Do not be so happy to have found a place that you can afford to rent that you forget basic rules of renting.
#1. GET IT IN WRITING
#2. BE EDUCATED ABOUT YOUR RIGHTS
#3. TAKE CARE OF IT
#4. ACT IN GOOD FAITH
#5. KNOW WHERE TO GO FOR HELP
This morning a client called to say she and her son are renting a room in a house for $300 a month but now the owners are requiring $400 or she must move out.
She feels like she is over a barrel especially because she neglected to obey rule #1. GET IT IN WRITING.
She does not have a written agreement showing that she has the legal right to live in the residence. This also means she has no written proof of what her rent is, when it is due, whom she pays, and the condition of the space before she moved in.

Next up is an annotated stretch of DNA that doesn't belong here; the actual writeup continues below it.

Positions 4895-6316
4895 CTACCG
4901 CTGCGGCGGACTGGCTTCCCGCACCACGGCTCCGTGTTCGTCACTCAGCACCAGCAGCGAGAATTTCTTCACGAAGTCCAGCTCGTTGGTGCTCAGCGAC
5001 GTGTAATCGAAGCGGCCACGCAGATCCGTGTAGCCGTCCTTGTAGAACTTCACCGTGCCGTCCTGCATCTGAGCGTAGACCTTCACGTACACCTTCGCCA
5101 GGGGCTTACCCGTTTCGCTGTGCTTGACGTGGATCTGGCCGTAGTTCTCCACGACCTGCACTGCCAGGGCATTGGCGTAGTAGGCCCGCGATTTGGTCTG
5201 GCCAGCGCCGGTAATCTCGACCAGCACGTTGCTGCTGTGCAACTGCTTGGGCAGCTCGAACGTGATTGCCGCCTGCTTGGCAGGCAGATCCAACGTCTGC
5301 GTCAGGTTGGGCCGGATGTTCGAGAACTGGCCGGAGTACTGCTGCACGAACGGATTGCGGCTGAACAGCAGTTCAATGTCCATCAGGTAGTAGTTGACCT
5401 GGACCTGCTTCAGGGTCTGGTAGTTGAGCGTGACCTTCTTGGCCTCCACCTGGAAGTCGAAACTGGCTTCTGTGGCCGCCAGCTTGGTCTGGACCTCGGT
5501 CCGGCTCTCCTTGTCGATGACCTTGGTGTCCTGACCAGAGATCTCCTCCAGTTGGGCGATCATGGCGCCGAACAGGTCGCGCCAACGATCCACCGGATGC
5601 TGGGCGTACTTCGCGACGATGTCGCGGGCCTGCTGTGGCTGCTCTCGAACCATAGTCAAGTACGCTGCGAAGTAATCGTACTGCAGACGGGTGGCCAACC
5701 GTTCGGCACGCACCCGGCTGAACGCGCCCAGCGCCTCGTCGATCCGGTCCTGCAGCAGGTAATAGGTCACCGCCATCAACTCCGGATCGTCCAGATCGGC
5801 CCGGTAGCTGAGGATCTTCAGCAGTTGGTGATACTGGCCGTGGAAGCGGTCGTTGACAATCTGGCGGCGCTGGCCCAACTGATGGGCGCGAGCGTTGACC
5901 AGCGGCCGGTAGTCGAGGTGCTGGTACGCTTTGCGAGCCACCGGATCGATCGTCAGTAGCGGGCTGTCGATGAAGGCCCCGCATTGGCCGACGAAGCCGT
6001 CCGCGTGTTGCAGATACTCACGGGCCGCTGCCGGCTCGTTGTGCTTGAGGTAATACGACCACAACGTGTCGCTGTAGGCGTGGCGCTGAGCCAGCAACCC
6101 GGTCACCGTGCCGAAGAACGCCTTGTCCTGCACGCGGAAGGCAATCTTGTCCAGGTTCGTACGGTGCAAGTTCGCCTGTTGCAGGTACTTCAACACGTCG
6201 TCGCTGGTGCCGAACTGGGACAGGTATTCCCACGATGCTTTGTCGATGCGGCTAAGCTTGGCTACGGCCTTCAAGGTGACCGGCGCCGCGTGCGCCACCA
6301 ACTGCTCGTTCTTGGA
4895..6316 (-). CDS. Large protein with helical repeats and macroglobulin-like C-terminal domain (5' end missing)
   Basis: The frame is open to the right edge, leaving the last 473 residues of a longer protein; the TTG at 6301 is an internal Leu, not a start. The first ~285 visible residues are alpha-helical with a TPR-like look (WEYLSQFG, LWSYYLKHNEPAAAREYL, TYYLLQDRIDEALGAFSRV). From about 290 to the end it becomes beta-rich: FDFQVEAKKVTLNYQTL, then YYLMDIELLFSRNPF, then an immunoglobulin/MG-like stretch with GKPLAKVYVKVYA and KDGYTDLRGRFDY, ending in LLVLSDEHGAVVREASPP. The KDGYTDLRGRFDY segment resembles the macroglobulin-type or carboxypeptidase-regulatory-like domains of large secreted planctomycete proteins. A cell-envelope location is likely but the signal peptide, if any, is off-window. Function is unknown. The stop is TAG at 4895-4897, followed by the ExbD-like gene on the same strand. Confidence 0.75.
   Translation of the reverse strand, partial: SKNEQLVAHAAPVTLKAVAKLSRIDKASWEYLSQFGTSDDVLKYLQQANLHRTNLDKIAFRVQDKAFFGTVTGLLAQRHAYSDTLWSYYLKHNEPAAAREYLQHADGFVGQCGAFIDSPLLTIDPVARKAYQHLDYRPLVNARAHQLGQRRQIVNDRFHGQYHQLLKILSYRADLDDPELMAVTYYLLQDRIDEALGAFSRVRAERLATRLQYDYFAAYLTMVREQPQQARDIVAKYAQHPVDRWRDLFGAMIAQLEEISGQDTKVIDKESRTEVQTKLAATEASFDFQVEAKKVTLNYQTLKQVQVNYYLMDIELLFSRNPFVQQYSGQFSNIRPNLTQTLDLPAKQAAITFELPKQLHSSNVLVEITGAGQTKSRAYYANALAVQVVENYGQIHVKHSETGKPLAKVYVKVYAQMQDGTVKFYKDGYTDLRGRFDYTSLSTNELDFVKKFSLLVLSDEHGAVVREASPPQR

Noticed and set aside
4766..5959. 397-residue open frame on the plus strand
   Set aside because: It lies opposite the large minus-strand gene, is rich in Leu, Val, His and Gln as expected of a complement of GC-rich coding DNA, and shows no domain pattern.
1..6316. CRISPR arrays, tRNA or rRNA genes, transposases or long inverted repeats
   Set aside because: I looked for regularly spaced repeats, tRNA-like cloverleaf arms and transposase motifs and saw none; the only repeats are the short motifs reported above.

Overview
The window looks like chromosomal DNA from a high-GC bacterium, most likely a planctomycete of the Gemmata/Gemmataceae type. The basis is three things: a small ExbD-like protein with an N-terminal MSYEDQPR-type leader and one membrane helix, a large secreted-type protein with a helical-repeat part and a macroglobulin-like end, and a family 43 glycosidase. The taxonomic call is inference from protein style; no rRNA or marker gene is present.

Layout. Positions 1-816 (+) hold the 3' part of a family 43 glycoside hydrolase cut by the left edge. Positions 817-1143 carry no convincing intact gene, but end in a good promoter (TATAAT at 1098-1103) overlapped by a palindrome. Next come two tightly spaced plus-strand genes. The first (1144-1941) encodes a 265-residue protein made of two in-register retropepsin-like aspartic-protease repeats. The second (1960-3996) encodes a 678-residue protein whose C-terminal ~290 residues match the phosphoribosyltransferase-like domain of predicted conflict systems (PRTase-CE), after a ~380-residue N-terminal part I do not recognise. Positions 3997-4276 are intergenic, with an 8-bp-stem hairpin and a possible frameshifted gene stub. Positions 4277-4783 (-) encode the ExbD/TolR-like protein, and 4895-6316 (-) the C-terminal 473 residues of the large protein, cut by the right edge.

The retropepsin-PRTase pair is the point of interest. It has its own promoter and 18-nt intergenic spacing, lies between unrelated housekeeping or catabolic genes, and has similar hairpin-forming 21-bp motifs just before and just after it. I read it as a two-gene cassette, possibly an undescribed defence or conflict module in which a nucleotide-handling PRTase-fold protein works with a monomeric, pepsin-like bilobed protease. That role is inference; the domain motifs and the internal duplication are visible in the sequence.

In the absence of a lease, their tenancy is presumed to be on a month-to-month basis.
Per the Dept. of Consumer Affairs “In an oral rental agreement, you and the landlord agree orally (not in writing) that you will rent the rental unit. In addition, you agree to pay a specified rent for a specified period of time – for example, a week or a month. This kind of rental agreement is legally binding on both you and the landlord, even though it is not in writing.”
“When you don’t have a written lease and have been paying rent monthly, most states will declare that you have a month-to-month rental agreement. A landlord can terminate a month-to-month rental on 20-30 days notice. However, each state has different laws regarding what type of notice is necessary: usually it has to be written notice delivered to the tenant. Then the landlord has to wait 30 days until you are illegally holding over before she can start eviction proceedings. The landlord can’t lock the house until a court grants her a writ of restitution and the sheriff evicts you. Even then, she can’t keep your stuff unless you owe her money. If she tries, you get to sue her for conversion/theft.”